Sweet success: Regulatory approval of DuPont's xylitol ingredient to boost further innovation

By Cheryl Tay contact

- Last updated on GMT

Xylitol, a sugar alcohol and substitute suitable for diabetics, has been found in numerous studies to promote dental health by reducing the risk of dental caries. ©Getty Images
Xylitol, a sugar alcohol and substitute suitable for diabetics, has been found in numerous studies to promote dental health by reducing the risk of dental caries. ©Getty Images

Related tags: Xylitol, South korea, Dental caries

DuPont Nutrition & Health's XIVIA Xylitol will see its range of applications expand as scientific evidence continues to earn the ingredient approval in a growing number of countries.

The ingredient, which comes under the company's Danisco range, most recently received reapproval from South Korea's Ministry of Food and Drug Safety (MFDS) for the health claim that it lowers the risk of dental caries in consumers aged three to 80.

As per South Korean regulation, functional ingredients such as XIVIA are subject to mandatory re-evaluation a decade after prior health claim approvals.

The MFDS reviewed 146 research reports, including 94 clinical trials, and was satisfied that XIVIA did indeed help to reduce the risk of dental caries at a daily dose of 5g to 10g — in line with international dental association standards.

This reapproval will allow manufacturers to continue using XIVIA to develop sugar-free products in the dairy, beverage, confectionery, bakery, and dietary supplement spaces.

Ingredient information

DuPont's XIVIA Xylitol is a naturally occurring wood-based sweetener that has half the calories of regular sugar, and is known for its dental health benefits.

DuPont's South Korea sales leader Jin Choi told NutraIngredients-Asia​: "There are three main factors that impact how xylitol enhances dental health: sugar substitution, increased salivary flow and xylitol's specific effects against Streptococcus mutans (a bacterium commonly found in the human oral cavity and a significant contributor to tooth decay)."

Xylitol;s non-cariogenic nature means pathogenic oral bacteria cannot use it to locally produce acids — substituting sugar with xylitol maintains the oral pH level and along with it, tooth mineralisation.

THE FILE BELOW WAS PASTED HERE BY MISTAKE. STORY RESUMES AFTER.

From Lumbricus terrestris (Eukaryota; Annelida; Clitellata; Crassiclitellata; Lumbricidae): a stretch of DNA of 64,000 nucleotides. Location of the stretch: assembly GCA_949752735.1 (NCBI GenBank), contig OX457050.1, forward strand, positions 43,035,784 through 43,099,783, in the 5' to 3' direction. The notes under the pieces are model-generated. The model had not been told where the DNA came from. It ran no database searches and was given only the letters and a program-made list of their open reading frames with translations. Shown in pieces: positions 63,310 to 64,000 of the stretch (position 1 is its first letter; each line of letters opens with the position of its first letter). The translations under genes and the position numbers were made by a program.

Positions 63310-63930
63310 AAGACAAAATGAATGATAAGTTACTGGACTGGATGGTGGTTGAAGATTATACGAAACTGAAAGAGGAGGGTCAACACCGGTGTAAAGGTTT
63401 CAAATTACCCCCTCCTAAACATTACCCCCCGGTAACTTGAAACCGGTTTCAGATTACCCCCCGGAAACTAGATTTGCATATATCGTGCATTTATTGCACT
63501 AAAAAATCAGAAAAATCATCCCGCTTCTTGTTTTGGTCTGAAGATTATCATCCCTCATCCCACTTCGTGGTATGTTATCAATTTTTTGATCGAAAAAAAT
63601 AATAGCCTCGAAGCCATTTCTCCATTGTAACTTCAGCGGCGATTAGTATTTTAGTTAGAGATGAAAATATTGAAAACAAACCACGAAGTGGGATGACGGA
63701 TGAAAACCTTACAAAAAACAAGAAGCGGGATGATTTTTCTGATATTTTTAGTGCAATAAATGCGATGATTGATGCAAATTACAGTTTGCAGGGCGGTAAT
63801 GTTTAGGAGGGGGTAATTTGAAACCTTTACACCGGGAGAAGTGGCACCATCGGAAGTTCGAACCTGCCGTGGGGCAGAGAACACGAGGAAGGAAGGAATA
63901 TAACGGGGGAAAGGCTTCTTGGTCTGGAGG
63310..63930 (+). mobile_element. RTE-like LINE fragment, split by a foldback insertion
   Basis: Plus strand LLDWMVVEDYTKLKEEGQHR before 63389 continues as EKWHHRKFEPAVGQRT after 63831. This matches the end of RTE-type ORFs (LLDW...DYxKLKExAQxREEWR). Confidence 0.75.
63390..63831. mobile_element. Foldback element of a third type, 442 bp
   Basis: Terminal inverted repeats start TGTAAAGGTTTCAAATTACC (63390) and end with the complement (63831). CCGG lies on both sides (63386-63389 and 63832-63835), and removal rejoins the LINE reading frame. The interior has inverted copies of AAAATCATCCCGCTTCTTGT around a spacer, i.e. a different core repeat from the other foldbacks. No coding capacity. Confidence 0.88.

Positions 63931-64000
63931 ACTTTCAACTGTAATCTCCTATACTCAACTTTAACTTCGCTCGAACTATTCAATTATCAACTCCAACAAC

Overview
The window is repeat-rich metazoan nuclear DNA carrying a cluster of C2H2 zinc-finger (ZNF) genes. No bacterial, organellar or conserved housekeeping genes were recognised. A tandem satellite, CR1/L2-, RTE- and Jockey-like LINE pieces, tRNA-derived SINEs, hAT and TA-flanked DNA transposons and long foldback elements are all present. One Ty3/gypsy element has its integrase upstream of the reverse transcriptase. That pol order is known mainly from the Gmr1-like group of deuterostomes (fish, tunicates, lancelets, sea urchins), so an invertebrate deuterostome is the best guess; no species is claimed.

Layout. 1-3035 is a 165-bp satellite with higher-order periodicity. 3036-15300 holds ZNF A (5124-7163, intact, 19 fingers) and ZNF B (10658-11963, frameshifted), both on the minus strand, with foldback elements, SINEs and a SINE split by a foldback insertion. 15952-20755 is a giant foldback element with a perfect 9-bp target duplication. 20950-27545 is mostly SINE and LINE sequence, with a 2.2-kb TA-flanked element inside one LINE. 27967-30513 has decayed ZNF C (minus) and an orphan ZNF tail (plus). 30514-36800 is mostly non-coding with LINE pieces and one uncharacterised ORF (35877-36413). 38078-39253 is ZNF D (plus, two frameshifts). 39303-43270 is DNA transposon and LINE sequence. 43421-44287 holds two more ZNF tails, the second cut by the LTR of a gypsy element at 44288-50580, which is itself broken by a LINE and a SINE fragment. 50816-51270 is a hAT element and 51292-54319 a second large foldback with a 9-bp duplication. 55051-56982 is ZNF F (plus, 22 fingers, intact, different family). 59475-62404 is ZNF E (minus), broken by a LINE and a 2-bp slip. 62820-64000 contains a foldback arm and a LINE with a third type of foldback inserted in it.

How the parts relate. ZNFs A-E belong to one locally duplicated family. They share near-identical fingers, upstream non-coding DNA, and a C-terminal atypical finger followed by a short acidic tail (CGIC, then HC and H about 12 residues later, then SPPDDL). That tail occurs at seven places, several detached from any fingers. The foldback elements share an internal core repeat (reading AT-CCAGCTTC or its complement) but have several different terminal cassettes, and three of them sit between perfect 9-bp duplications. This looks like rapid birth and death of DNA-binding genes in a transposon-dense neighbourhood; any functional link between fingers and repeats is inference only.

The ingredient's stimulation of saliva secretion also improves tooth mineralisation, and alleviates dry mouth complications.

Furthermore, xylitol reduces the adhesion mutans Stretptococci​ (MS) to the tooth surface, and decreases their numbers in plaque and saliva, disrupting their energy production processes and eventually causing cell death.

Study support

Choi added that several studies had shown synergistic action between xylitol and fluoride, with both complementing each other in terms of improving oral health.

"There are studies in Japan that looked at xylitol consumption’s effect on mother-child transmission of Streptococcus mutans. These studies confirmed the effectiveness of maternal xylitol gum consumption on mother-child transmission of MS in a non-nordic population, whereas earlier studies were from Finland and Sweden.

“A sub-study in 2010 investigated  MS levels 15 months post-intervention showed that xylitol had a carry-over effect in 10 of 43 participants in the post-intervention period."

He said that while most studies involving xylitol focused on its effect on dental caries, other studies in APAC had reported its impact on skin health, nasal irrigation and post-surgery recovery.

In Japan, for instance, a study​ assessing the effect of a cream containing farnesol and xylitol on atopic dry skin found that a week of using the cream improved the participants' ratio of Staphylococcus aureus​, as well as their levels of skin hydration.

In China, a study​ demonstrated that a month of using a xylitol nasal rinse alleviated chronic rhinosinusitis better than a saline rinse did.

Yet another Chinese study​ showed that chewing gum containing xylitol could help reduce the time to first flatus and first defecation in rectal cancer patients undergoing elective open proctectomy.

Where else, what else?

Besides South Korea, XIVIA has three health claims approved in the EU, as well as in Vietnam and Indonesia for chewing gum — the former for a tooth decay prevention claim, and the latter for the claim of reducing the risk of dental caries.

In Japan, the ingredient carries an approved health claim for tooth remineralisation at a daily dose of 5g to 10g.

Choi said: "Given the increasing scrutiny on sugar, as well as the increasing incidence of diabetes globally, the confectionery industry finds itself in challenging times.

"XIVIA Xylitol is a versatile sweetener that can be used in a wide range of food applications, due to its ability to add freshness to fruit flavours and effectively mask any bitter taste."

He added that XIVIA was particularly suitable for the formulation of confectionery sweetened with dentally safe and beneficial sugar substitutes, thanks to its unique dental properties.

While confectionery goods and oral care products are among the most common uses for xylitol, table-top sweetener made with xylitol was recently launched in South Korea.

"At DuPont, we work closely with our customers to develop products that meet market and industry trends.

"We expect to see more innovative low- or no-sugar food products containing xylitol, such as mints, candies and chocolates, to address growing health trends.

"We also expect pharmaceutical and nutritional applications from XIVIA, such as tablets, parenteral nutrition, and injectable treatments."

Related topics: Ingredients, Candy, Health & Functionality